I think that one of the ways to address bullying is by educating the whanau. Often this type of role modelling or behaviour sits within whanau so the child or youth doesn’t know any different.

    This doesn’t mean that this behaviour should be accepted but it is about addressing this issue with the whole whanau and not the child or youth in isolation.

    Mauri Tu Mauri Oho Mauri Ora

  3. Rachael Snook says:

    Kia ora

    Another huge topic! I agree with both Moira and Recenia’s comments above…

    I would love to see a major shift within education that embraces diversity. Acknowledging every child/young person’s uniqueness and focusing on their strengths is so important to create confident, well balanced, and happy role models/leaders for the future.

    Education starts at home with Whanau and friends. It then widens into the community and school in which the family are connected to.It is important that we find a way to create education for the educators, who can support a change to embrace differences and celebrate each individual’s wairua.

    Great work yet again Whanau. Much love, Rachael.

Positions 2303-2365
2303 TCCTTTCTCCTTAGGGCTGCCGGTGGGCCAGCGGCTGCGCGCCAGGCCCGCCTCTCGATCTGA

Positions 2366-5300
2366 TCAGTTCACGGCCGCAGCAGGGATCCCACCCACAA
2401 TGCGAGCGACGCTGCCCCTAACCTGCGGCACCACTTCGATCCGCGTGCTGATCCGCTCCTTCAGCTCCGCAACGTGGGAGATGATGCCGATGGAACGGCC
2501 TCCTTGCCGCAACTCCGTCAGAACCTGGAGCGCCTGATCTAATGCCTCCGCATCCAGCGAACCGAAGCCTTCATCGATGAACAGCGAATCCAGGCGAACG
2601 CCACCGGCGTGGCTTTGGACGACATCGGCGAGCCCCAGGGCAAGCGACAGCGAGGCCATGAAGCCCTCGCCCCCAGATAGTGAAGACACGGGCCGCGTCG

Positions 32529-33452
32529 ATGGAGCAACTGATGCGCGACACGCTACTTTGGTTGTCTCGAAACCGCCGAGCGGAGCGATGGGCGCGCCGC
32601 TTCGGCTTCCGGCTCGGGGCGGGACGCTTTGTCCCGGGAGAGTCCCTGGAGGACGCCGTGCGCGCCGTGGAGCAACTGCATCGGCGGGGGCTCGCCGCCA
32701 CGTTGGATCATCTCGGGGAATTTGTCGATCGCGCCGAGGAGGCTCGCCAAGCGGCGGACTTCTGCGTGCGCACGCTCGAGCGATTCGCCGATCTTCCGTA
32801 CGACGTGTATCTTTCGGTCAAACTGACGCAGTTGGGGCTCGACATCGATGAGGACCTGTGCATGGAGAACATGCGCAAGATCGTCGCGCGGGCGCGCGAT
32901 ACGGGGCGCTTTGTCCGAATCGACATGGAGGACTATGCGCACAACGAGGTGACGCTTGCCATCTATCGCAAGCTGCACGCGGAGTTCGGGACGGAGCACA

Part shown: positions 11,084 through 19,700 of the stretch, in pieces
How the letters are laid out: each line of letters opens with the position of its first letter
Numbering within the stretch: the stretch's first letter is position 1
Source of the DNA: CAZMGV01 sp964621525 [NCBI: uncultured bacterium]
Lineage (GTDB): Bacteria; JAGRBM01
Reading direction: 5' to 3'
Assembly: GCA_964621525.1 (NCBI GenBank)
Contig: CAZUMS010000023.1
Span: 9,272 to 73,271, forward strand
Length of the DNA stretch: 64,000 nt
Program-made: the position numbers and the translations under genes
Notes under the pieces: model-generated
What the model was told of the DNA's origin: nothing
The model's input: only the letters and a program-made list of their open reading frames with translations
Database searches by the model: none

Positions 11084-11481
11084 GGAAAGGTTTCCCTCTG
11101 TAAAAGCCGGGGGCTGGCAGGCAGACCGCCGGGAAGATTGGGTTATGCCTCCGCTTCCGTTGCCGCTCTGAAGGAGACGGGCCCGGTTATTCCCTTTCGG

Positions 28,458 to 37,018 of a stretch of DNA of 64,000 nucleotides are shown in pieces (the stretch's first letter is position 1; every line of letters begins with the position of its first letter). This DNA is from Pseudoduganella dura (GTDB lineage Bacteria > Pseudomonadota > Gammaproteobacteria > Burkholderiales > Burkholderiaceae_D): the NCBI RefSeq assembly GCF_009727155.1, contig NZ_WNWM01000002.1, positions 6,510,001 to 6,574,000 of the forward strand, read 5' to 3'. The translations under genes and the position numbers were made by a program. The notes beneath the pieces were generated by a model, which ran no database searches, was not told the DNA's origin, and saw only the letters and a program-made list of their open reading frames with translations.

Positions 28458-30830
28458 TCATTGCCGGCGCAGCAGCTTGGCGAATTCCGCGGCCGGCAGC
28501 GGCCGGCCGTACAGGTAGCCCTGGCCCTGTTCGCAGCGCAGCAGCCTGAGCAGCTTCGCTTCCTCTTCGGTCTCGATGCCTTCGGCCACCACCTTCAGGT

4. Vanessa says:

    Teachers also need to reflect on their own behaviour and role modelling. Bullying is a trickle down behaviour and children learn how to treat others by watching adults. In the classroom it can become a ‘crowd management’ issue and the children who don’t follow the crowd are quickly stigmatised. The bigger classrooms get, the bigger the problem gets. When teachers are able to get to know each child as an individual their ability to teach effectively increases and the way the children are treated improves.
    On a personal note, I was bullied quite badly at school for years. It’s effects still show in my personal relationships. Every person deserves to be safe physically and emotionally in the school environment. This idea that some people are superior to others permeates our society and causes some to believe it is ok to treat others badly. I don’t know what the answer is for society, but try to live my life in a way that is accepting and respectful of difference. My life is richer for it.